IELLO Mini Games — Nessos and High Risk

You may already have heard of IELLO Games range of Mini Games, the most popular of which is almost certainly Schotten Totten. There are several others in this series of simple, small box experiences however, and with IELLO launching several new ones in the past few months, we’re taking a look at two of the latest additions; Essos and High Risk

As the series Mini Games suggests, each of these games is a small, lightweight experience that can be learned and played quickly, usually with a straightforward central theme such as pushing your luck or bluffing against the other players. Nessos is a design by Takaaki Sayama and Toshiki Arao, whilst High Risk is from Trevor Benjamin and Brett Gilbert. Rounding out this all-star cast are artists Miguel Coimbra and Biboun, which really shows IELLO’s commitment to this series.

Nessos

In High Risk, players will simply need to scale a mountain by rolling dice and pushing their luck. This basically boils down to rolling six dice, reserving climb symbols then hoping to avoid disaster and weather symbols before potentially re-rolling again. A variable number of climbers will represent each team, with higher player counts resulting in fewer pieces per player, further adding to the jeopardy in decision making terms. 

Nessos is a very different prospect, featuring a single deck of cards and a first player token. In this bluffing game based on ancient Greek mythos, players will attempt to obtain sets of specific amphora cards whilst simultaneously attempting to rid their hands of cards that show Charon (the ferryman of Hades.) This is achieved by offering cards face down to one another, with the following players either accepting the card(s) offered or adding another to the stack.

Where High Risk is concerned, there are two clear elements to take into consideration; firstly, the roll of the dice and the decision about whether or not to reroll disaster symbols. If a player has rolled a number of climb symbols and decides to reroll two disaster dice, then rolling another disaster face will result in a wasted turn. Every so often however, the mountain features bivouac spaces that allow players to rest, essentially meaning that they can never fall below that level.

The second interesting feature in High Risk is that of the placement of other pieces on the mountain. If a player should land on the same space as another piece, then that piece will be knocked back to the nearest base camp. This can lead to some fairly nail biting interactions — especially at higher player counts when there are fewer pieces for each player, and longer to wait between turns.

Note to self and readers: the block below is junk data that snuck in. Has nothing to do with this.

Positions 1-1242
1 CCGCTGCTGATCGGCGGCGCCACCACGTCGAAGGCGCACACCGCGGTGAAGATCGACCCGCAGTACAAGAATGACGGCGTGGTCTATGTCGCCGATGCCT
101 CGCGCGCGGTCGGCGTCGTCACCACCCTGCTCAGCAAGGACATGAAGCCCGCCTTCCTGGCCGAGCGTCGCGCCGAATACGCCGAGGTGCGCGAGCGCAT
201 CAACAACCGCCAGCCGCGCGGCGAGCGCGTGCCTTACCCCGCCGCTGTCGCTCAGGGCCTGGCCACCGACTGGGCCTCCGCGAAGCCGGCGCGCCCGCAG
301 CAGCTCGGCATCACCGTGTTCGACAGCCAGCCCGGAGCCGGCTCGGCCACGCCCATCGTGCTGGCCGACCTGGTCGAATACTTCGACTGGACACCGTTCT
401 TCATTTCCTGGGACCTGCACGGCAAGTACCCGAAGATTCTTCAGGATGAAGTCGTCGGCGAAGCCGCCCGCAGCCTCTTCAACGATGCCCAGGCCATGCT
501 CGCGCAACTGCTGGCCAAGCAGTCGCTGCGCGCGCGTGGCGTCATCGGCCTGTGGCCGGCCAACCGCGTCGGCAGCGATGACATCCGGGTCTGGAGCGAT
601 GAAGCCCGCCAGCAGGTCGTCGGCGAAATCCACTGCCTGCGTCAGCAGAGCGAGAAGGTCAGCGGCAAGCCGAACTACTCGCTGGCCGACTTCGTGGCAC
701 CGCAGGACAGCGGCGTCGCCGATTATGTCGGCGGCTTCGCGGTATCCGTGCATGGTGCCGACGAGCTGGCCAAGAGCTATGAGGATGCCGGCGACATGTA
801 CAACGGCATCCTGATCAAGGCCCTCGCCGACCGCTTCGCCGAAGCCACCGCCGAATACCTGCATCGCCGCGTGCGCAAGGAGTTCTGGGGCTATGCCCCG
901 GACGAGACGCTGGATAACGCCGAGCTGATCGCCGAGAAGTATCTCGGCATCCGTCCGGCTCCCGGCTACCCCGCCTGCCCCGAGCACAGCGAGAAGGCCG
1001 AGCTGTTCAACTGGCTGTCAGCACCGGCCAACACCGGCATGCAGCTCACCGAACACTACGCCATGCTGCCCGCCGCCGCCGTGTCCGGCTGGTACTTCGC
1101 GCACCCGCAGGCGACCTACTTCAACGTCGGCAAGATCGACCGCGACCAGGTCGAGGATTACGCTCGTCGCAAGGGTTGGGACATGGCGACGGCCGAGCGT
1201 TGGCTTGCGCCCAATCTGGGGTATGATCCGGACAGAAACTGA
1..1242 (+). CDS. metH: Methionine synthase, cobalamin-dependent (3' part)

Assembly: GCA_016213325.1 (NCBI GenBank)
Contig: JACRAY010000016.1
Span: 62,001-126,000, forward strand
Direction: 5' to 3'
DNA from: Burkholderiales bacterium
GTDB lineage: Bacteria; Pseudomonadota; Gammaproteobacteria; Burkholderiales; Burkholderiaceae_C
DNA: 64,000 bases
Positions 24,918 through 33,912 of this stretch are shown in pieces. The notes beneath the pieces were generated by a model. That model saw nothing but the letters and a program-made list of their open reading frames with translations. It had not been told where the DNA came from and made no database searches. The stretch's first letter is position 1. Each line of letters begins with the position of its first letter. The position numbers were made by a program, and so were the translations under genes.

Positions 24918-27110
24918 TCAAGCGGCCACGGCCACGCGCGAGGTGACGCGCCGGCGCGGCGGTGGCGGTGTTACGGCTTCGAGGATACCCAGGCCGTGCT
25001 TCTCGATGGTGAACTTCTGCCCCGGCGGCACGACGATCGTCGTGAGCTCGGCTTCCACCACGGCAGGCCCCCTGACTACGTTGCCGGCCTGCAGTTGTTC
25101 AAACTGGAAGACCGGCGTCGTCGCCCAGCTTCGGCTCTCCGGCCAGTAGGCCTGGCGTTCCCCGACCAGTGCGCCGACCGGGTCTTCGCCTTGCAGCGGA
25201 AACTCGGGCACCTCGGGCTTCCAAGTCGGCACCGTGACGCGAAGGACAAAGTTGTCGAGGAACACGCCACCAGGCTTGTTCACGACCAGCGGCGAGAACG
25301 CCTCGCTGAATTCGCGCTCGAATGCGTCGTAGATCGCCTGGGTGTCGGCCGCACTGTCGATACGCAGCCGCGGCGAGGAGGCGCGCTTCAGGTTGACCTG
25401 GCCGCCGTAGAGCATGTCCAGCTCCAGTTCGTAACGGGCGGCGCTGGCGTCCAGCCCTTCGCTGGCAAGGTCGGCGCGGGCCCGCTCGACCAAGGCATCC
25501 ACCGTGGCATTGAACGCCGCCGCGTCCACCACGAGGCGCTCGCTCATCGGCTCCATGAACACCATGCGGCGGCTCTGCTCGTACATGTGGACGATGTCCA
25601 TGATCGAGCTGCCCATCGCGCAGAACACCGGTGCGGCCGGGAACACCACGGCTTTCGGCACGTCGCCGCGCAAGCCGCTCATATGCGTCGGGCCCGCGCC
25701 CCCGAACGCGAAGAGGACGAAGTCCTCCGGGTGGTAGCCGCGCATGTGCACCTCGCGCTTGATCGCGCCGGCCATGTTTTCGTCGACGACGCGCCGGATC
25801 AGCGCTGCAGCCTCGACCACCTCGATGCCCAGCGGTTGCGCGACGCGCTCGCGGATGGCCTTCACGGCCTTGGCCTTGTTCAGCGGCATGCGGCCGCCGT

Nessos is more straightforward and could be compared to a number of classic card games. Each player is dealt five cards at the beginning of the game and then the first player will then offer one of those cards to another player, declaring a number. The number declared must match that on the card (if it is a numbered card) or if it’s a Charon card, any number can be stated. The player who is offered the card may either take it without looking, pass it back  to the previous player, who must then then if flip it and place it on the table. If the player passed a card accepts the card, they must add a card of their own and offer the pair of cards to another player (the stack of cards in any offer can be up to three at most.) 

The object of the game is to amass a set number of points (usually set by player count) by having cards placed face up in front of you. It’s also essential to avoid Charon cards and any player who obtains three of them will be immediately out of the round. There’s no specific set collection theme or benefit to collecting cards in suits, but put simply, cards with a higher value are worth more towards your total and should be prioritised. 

Nessos

High Risk is the pick of the pair for me, but both games represent great value considering their very low cost and high production value. Nessos has superb card art that has an evocative theme running throughout and enough interesting creatures to hold the attention of the players. High Risk, on the other hand, uses a larger-than-expected fold out board and a set of superbly sculpted climbers, in addition to those fantastic dice. 

Whilst I haven’t played any other games in the series, High Risk and Nessos seem like great additions to the IELLO Mini Games line, but they will obviously be more suitable for players looking for a relatively lightweight experience. Neither is heavy or complex and the decisions you’ll make are fast and fun. In general, I’d suggest that both are best played at the higher end of their player count. Nessos specifically is essentially a party game that would be great at a pub or in a similar setting with friends who don’t take things too seriously.

Nessos and High Risk are available for purchase now. You can find out more about all of the IELLO Mini Games on the IELLO website.

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